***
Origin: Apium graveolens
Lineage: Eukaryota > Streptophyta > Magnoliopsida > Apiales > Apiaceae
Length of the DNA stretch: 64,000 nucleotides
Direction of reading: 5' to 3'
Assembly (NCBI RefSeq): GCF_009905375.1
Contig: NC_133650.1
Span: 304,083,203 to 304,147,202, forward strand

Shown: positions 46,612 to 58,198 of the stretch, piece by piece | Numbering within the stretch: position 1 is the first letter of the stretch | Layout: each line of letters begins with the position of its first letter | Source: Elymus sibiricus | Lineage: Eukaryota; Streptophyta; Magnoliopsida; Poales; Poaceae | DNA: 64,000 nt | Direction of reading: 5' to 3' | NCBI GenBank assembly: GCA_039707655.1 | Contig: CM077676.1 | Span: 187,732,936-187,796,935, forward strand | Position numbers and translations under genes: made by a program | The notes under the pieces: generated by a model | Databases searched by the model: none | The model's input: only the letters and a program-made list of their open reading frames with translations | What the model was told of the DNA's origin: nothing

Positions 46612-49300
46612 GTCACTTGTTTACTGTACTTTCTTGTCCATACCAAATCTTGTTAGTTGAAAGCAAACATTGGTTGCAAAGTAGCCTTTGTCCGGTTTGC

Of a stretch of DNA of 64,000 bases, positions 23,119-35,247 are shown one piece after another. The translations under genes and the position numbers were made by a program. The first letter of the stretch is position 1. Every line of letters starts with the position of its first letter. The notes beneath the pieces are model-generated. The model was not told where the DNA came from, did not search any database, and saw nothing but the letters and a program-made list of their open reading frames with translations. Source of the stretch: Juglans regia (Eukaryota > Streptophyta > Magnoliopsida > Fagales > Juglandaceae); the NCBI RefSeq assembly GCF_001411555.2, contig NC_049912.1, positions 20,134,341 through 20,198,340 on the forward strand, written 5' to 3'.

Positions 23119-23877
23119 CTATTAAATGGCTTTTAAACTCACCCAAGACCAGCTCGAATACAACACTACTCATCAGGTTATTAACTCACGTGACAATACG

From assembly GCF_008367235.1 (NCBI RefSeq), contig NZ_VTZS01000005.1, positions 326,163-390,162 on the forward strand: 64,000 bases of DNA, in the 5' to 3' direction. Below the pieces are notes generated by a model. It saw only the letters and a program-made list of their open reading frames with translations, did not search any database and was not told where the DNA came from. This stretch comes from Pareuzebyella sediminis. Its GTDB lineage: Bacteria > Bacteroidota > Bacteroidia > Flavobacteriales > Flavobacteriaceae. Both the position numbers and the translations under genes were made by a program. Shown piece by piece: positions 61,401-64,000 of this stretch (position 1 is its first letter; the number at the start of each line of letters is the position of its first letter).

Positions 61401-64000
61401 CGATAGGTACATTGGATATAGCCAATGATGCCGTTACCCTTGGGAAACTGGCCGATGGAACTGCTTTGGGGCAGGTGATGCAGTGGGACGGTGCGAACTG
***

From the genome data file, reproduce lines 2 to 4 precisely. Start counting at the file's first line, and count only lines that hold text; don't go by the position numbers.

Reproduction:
Lineage: Eukaryota > Streptophyta > Magnoliopsida > Apiales > Apiaceae
Length of the DNA stretch: 64,000 nucleotides
Direction of reading: 5' to 3'